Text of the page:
It is always interesting to see, what we “forgot” during history. One of the these things is, without a doubt, Cybernetics (which in turn is a child of the 2nd world war) and maybe even the origin of computers (see von Neumann architecture), which is closely coupled to that.
While passing by a second-hand bookstore in Evanston, IL I saw the book Psycho-Cybernetics in the window, which was published in 1960, 12 years after Cybernetics was published by Norbert Wiener. Apparently Cybernetics was a popular and well-known term at that time.
The flight back to Germany will give opportunity to read through this book, but the preface already looks promising:
Our present state of self-confidence and poise is the result of what we have “experienced” rather than what we have learned intellectually. […] Actual, real-life experience can be a hard and ruthless teacher.
Some might say this is common sense, but many people don’t act like that and IMO our schools still don’t focus enough on creative experiencing but rather try to go the intellectual way of learning everything out of a book.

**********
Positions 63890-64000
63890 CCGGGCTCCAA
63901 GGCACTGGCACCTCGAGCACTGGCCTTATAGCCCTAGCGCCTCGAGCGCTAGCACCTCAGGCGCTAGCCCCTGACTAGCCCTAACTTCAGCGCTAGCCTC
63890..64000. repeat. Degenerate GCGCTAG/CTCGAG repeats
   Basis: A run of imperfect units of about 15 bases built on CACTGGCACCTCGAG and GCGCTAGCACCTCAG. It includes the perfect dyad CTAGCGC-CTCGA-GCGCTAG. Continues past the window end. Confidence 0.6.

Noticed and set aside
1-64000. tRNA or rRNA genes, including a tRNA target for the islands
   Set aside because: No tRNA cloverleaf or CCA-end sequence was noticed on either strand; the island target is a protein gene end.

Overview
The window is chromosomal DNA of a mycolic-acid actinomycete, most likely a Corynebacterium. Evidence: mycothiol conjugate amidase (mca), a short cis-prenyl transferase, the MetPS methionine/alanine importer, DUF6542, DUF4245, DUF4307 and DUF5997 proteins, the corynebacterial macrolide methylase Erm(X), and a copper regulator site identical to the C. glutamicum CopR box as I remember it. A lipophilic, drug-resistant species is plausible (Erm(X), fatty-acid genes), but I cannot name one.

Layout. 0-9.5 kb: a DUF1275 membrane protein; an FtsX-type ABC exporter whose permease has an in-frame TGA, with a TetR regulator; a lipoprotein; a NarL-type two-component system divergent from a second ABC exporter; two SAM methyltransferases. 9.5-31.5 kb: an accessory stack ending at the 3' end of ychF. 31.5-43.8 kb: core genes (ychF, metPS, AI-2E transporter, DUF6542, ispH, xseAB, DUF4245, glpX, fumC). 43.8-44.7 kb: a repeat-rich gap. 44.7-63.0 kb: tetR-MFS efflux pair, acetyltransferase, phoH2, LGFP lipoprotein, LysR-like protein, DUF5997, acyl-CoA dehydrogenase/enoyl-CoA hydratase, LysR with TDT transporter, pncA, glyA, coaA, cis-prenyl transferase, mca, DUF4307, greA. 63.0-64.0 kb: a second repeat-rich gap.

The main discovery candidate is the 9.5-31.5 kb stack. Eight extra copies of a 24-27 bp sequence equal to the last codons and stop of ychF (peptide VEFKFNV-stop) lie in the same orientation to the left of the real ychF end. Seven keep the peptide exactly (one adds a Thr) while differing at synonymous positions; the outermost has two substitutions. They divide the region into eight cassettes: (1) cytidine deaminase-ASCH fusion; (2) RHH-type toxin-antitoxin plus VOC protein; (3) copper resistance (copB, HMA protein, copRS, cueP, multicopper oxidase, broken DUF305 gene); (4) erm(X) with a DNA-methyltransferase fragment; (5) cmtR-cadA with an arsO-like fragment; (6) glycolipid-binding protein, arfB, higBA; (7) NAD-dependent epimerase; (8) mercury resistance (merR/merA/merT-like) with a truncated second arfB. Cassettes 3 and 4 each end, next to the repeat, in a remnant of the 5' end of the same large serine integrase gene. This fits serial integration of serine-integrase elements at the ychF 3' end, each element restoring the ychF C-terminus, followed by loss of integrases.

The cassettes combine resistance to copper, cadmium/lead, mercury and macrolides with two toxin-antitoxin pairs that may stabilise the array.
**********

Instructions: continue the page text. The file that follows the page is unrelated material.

Just as a side note: As an outcome of the cold war, the Cybernetics hype was replaced by the Artificial Intelligence hype. At least this was mentioned in the Wikipedia article about AI, which is more than I expected:
In the 1940s and 1950s, a number of researchers explored the connection between neurology, information theory, and cybernetics. Some of them built machines that used electronic networks to exhibit rudimentary intelligence, such as W. Grey Walter‘s turtles and the Johns Hopkins Beast. Many of these researchers gathered for meetings of the Teleological Society at Princeton University and theRatio Club in England. By 1960, this approach was largely abandoned, although elements of it would be revived in the 1980s. (Wikipedia)
What they don’t write is that it was abandoned for political and financial rather than scientific reasons.
The von Neumann architecture could be replaced by new massive-parallel architectures built around the memristor, see one of my last posts and then, maybe we can finally transfer our minds into a computer ;)
Anyhow, I just think it’s sad how much knowledge and context gets lost over time, despite the fact that we’re living in a knowledge-society and the Internet enabled us to get all the information we want. But people are (of course) interested in hypes and books written decades ago don’t seem to be relevant anymore.